2017

2018

2019F

2020F

Gross domestic product

704.0

1.7

1.9

2.8

0.8

1.1

Private consumption

370.7

1.4

1.3

1.0

1.0

1.3

Government spending

79.2

1.3

1.2

0.3

1.2

0.8

Capital spending

170.6

2.6

3.6

1.1

0.4

0.7

 

Construction

60.9

-0.2

1.5

1.4

0.3

0.5

 

Equipment

109.7

4.2

4.8

1.0

0.5

0.7

Exports**

 

357.6

6.6

4.0

4.4

3.0

2.5

Imports**

 

261.9

4.4

4.5

2.5

1.6

3.1

Inflation

 

 

-0.4

0.5

0.9

0.4

0.5

Unemployment rate***

 

3.3

3.2

2.6

2.3

2.5

Charts on the Swiss economy

A very useful package of charts may be downloaded here, giving the current economic forecast, trends of the main macro and monetary variables, sectoral structures and developments as well as other aspects of interest regarding the Swiss economy. If you have them printed on transparencies, these charts may fit very well in your presentations.

Download full report

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Global Economy

  • Trade uncertainty continues to be felt via weaker investment spending. A partial trade deal between China and the US would have a positive but limited impact on this. Avoidance of existing trade taxes through supply-chain shifts has increased and should continue to blunt their negative impact. There is some evidence of a stabilization or modest improvement in global trade volumes.
  • Manufacturing-sensitive, investment-focused economies like Germany have already felt the consequences of trade tensions. Economies with a high exposure to global trade or the investment cycle are more at risk than domestic-centered economies. However, recent Asian and European data offer some signs of more stable growth.
  • Labor market strength is continuing in most major economies, supporting consumers' income (via increased employment, increased wages, or both). Global unemployment is near a 40-year low. Domestic demand should limit the drag from the export and investment weakness.
  • However, the longer the downturn in investment continues, the greater the risk it will spill into labor markets and weaken domestic demand.
  • Underlying inflation trends remain relatively benign, with companies absorbing trade taxes rather than passing them on. The effect of strong labor markets should be monitored.

FX

EURCHF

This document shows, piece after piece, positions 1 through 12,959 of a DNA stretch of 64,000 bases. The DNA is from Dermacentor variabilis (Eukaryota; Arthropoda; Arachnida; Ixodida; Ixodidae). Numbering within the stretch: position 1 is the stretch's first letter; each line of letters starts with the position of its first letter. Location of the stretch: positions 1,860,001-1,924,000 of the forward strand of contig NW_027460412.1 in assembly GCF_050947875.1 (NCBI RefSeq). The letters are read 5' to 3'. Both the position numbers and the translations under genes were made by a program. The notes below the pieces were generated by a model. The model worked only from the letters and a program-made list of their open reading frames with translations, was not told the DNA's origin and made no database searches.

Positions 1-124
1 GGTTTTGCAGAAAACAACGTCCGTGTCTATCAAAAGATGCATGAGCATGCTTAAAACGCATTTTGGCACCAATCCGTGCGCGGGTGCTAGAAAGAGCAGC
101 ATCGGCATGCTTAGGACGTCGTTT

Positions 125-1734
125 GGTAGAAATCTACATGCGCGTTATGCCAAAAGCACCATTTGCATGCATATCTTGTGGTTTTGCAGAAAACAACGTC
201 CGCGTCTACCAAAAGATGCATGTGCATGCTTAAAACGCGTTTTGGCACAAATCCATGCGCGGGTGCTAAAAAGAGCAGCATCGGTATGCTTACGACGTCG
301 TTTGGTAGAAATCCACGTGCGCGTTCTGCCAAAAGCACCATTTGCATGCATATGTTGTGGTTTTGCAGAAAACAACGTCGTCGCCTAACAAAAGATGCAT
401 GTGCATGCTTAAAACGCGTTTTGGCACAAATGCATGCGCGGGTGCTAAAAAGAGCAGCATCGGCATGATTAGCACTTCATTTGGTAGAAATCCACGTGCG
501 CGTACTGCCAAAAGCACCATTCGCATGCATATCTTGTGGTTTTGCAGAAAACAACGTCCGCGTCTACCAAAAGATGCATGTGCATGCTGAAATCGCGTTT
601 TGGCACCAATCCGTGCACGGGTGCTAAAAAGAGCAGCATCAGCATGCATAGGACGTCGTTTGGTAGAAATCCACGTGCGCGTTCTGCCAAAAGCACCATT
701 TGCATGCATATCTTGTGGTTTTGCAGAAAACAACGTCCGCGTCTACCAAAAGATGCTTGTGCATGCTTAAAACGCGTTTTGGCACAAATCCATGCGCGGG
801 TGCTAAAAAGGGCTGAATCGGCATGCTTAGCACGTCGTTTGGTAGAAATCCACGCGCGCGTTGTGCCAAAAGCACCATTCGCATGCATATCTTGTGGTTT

The safe haven stays safe

  • We are keeping our EURCHF forecast for end-2Q20 at 1.08 and expect a return to 1.10 over the rest of the year.
  • We think EURCHF upside will be limited for years given rising domestic opposition to negative rates. The Swiss National Bank (SNB) would likely use any weakness in the CHF to lift rates.
  • The downside potential in EURCHF has risen since the US Treasury put Switzerland on its watch list for currency manipulation. The current risk aversion due to the coronavirus outbreak has triggered the pairing's move lower.

USDCHF

Hardly ruffled by uncertainty

  • We forecast USDCHF to fall to 0.92 by December in response to an anticipated rebound in economic activity that should strengthen most exporters' currencies.
  • USDCHF declined recently after the US Treasury Department put Switzerland back on the watch list for currency manipulators.
  • Market uncertainty due to the coronavirus outbreak only marginally affected the USD relative to the CHF. If, against our expectations, things should worsen, USDCHF is likely to fall as the Fed has more room to lower rates than the SNB.

Real Estate

  • The popular initiative "Mehr bezahlbare Wohnungen" (More affordable homes) demands a higher proportion of non-profit housing.
  • The envisioned goals can only be achieved with a large public-sector financial commitment. The cost-benefit ratio would be unfavorable for most parties.
  • Acceptance of the plans presented would have negative long-term consequences for investors in centrally located real estate.

Sectors

  • In industry, the economic situation deteriorated in the fourth quarter.
  • At the same time, service companies rated the business situation as good.
  • While the earnings situation of the former improved slightly again at the end of the year, the pressure on margins increased once more for the latter.